6. Get the forms that you need from local authorities

You will most likely need to acquire specific paperwork from your county clerk, zoning board or attorney.

These forms may include specific legal notices and/or eviction papers required by state law. You must get in touch with an attorney who specializes in this area of law.

7. Be aware of deadlines and legal requirements

Steps to Evict A Mobile Home

Get the forms that you need from local authorities and/or your attorney and follow the state law exactly as it is written. 

Do not try and skip ahead, do not put anything off. You may be tempted to plead ignorance if things go wrong, but this is no defence!

Follow the rules accurately; otherwise, your mobile home will remain where it sits permanently.

8. Get permission from your insurance for a vacant site…

If there are no buildings present on your property then chances are that they won’t ask for proof that you have insurance coverage for the vacant site-it’s likely not necessary where there’s nothing worth insuring!

However, once there’s something new on the site-like a mobile home-you will need insurance.

Contact your insurance company to make sure you have the appropriate coverage in place before moving forward.

9. Get your mobile home onto your property

You may not want to rent a storage space for the time being if it’s only going to be there for a short period of time-like until the eviction is complete and you’ve had a chance to build or move into your new house. 

Also Read: How To Get A Permit To Move A Mobile Home?

You should keep all receipts for anything that you buy while the mobile home is sitting on your land, including items like lumber and building materials, since you will need them when it’s time to develop.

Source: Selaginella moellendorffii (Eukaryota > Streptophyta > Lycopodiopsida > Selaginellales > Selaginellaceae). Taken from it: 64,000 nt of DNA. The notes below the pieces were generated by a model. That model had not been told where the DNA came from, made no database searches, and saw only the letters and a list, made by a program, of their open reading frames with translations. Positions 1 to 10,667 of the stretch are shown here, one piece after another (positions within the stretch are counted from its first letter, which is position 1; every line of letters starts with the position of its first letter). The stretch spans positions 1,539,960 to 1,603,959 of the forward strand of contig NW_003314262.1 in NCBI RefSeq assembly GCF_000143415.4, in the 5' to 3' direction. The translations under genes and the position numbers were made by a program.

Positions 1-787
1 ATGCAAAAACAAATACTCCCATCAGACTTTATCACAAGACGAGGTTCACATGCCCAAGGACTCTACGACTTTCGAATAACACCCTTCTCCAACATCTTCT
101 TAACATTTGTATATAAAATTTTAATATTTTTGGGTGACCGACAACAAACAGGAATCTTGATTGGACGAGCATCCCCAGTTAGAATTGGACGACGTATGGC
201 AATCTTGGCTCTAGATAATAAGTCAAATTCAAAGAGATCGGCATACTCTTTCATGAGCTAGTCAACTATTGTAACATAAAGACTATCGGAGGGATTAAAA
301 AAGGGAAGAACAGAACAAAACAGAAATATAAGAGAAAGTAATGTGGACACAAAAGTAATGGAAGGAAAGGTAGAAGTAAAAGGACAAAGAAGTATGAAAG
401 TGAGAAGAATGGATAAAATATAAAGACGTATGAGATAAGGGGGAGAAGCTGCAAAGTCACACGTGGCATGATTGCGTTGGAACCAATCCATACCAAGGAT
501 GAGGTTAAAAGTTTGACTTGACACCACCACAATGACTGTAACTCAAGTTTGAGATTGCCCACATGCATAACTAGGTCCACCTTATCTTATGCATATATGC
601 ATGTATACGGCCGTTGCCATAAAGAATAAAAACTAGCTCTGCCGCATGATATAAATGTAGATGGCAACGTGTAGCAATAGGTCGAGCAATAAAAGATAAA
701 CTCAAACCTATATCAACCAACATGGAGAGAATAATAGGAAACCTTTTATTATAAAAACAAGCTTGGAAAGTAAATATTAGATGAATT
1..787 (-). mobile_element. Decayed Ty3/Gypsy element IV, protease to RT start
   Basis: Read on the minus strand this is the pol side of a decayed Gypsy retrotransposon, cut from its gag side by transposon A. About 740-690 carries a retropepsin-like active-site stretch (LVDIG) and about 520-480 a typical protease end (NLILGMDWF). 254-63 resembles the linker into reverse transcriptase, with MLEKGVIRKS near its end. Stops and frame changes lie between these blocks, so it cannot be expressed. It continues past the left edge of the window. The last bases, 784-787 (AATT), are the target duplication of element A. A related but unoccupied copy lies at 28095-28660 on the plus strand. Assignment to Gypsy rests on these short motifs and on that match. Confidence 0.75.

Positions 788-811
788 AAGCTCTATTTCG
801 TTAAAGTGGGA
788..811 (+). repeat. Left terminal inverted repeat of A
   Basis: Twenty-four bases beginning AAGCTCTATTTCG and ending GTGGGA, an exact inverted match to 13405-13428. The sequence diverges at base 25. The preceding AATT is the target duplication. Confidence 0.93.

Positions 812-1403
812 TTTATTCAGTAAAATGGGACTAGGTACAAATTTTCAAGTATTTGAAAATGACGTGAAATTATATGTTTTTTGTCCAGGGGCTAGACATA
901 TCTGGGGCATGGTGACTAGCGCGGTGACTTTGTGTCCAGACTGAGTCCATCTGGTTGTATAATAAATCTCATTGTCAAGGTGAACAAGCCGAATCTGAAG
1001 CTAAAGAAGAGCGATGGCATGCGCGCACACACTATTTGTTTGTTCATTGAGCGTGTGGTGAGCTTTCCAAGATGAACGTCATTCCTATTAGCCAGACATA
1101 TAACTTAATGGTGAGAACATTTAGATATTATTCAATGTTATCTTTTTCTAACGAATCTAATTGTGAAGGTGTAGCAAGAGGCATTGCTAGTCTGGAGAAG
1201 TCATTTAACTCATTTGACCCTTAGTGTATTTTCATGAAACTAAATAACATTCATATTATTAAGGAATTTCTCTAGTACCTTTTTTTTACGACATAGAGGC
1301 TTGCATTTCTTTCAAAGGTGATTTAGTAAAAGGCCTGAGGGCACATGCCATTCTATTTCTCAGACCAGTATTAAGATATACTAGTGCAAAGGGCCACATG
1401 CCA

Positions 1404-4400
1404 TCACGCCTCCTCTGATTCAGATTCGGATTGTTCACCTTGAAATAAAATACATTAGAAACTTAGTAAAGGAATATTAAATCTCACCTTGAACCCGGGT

10. Move out!

It might seem odd that we haven’t talked about this step until now, but there are so many things that need to be done before you can evict a mobile home from your land, that it makes sense to wait until the end of the process.

Can I abandon a mobile home?

That depends on the state. In California, the law says that a mobile home must be hooked up to utilities in order for it to be considered “dwelling unit.” So if you take off with your mobile home and don’t hook it up, you’re probably going to look like a squatter rather than an owner.
In Washington State, you can leave a mobile home behind as long as the lot is paid for and no fees are owed.
It’s not clear if abandoned trailers here count as a dwelling unit or not.
That may depend on whether they’ve been hooked up to the sewer system or if there is any other evidence of habitation such as fresh water lines or electricity running from another source.

How do I evict someone from my land?

You need to file a “Complaint for Removal of Person from Real Property” in the local superior court.
There are particular things that must be included in order for you to legally evict someone from land without their consent. This is called a “forcible entry and unlawful detainer.”
In California, if your property includes a mobile home, you can only evict the person named on the title of the home.
A tenant whose name doesn’t appear on the deed does not need to be notified before an eviction can take place.

Conclusion

I hope this has helped you understand how to evict a mobile home from my land.

If not, then hire a mobile home eviction specialist.